Divine Timing

A few days ago I had a fair amount of misfortune with buses. One of my lessons got out early, and if I had jogged to the bus stop I could have caught a bus that would have had me home by 8:30 rather than 9:05 — but I assumed I could not catch it. As it was I had miscalculated. Instead I passed the half-hour to the next bus in Half-Price Books, where I was able to purchase Shaun Tan’s “The Arrival” (which I have longed for), inform the clerk that the actress she was thinking of was Alyson Hannigan, and later on direct another passenger to the bus stop he needed. In short, my bad timing proved useful not only for me, but for two other people.

It’s not the first time the bus has taught me this lesson; on one occasion I missed my stop on the Route 44, got off later than usual, and immediately saw a homeless man panhandling outside Bartell’s; I had $5 in my pocket and I gave it to him, understanding that this was exactly why I had delayed getting off.

Accidental leadings, we might call them — not that they are leadings that happen by accident, sent by some absentminded Almighty, but leadings that take the form of seeming accidents, inconvenient for us but ultimately positive for others (or for ourselves as well).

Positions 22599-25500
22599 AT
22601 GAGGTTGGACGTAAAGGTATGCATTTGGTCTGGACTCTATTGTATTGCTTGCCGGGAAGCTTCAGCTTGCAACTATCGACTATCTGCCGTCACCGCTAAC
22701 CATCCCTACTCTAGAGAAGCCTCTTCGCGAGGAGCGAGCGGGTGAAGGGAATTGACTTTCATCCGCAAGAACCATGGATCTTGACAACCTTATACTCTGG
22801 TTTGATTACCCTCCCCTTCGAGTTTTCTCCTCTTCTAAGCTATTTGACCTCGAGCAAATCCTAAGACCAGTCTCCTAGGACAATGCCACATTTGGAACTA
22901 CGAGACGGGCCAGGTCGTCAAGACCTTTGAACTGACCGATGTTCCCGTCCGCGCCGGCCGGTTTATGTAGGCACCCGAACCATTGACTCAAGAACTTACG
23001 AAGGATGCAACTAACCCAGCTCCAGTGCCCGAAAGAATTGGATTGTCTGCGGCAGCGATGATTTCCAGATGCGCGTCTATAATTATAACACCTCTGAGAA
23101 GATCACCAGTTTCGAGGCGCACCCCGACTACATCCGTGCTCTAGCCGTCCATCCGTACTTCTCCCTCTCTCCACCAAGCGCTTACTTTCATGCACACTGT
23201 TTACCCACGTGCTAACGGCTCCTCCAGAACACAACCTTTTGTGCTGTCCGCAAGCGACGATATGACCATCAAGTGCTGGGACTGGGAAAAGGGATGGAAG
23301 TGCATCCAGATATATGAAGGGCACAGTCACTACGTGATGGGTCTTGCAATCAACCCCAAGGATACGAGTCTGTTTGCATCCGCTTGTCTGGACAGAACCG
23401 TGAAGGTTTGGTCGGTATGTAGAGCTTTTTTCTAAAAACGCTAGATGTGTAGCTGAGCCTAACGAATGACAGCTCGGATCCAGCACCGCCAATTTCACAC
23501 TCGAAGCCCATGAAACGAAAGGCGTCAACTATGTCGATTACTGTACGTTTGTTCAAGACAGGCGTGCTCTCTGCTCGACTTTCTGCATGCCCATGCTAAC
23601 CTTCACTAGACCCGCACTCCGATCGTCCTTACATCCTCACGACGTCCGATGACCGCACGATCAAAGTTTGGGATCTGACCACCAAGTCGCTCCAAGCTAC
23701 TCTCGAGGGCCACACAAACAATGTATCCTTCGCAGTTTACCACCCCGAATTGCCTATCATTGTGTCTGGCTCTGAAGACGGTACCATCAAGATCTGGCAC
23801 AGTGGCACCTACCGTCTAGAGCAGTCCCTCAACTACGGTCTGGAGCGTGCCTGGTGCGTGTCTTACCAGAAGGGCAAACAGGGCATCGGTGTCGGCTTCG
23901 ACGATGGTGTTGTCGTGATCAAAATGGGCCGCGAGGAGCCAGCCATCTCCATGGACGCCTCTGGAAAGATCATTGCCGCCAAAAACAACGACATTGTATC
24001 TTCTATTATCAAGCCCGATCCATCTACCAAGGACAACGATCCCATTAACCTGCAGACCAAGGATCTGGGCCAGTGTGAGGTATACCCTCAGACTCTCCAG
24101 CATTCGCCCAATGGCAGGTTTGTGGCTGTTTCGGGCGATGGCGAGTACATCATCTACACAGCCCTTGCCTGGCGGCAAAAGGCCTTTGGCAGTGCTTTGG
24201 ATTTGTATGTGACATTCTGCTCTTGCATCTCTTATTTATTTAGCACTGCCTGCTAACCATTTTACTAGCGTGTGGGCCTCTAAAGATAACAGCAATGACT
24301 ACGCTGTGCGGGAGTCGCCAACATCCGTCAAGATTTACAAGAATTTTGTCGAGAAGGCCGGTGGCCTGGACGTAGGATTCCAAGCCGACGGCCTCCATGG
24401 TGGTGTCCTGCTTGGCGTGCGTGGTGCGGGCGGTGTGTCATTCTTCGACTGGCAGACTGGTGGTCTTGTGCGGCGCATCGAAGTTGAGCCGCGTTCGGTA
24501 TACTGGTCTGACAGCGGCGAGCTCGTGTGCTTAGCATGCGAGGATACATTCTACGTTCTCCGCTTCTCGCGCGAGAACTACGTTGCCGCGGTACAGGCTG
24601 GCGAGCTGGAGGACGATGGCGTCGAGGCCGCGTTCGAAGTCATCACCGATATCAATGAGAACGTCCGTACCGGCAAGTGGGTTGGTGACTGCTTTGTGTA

So when we are hampered or inconvenienced or delayed, let us open ourselves to the possibilities that might flow from the delay. This is not to say we should bear abuse or injustice lightly; while good things can flow from our response to abuse, we should not, as some rather controlling faiths have advised, simply suffer in silence when we are willfully mistreated. But simple misfortune might actually prove to be great good fortune, if we bear the inconveniences and don’t let them frustrate us into rage.

“The One still controls random chance,” I said once — the chance meetings, the want of a horseshoe nail, the small flickers of fate that tug at us (and the whole world) in different directions than the ones we want to go in. Let’s remember, as we ad lib our lines and entrances on life’s strange stage, that there may well be a director behind the scenes and in the audience who has an idea about the pacing of the play.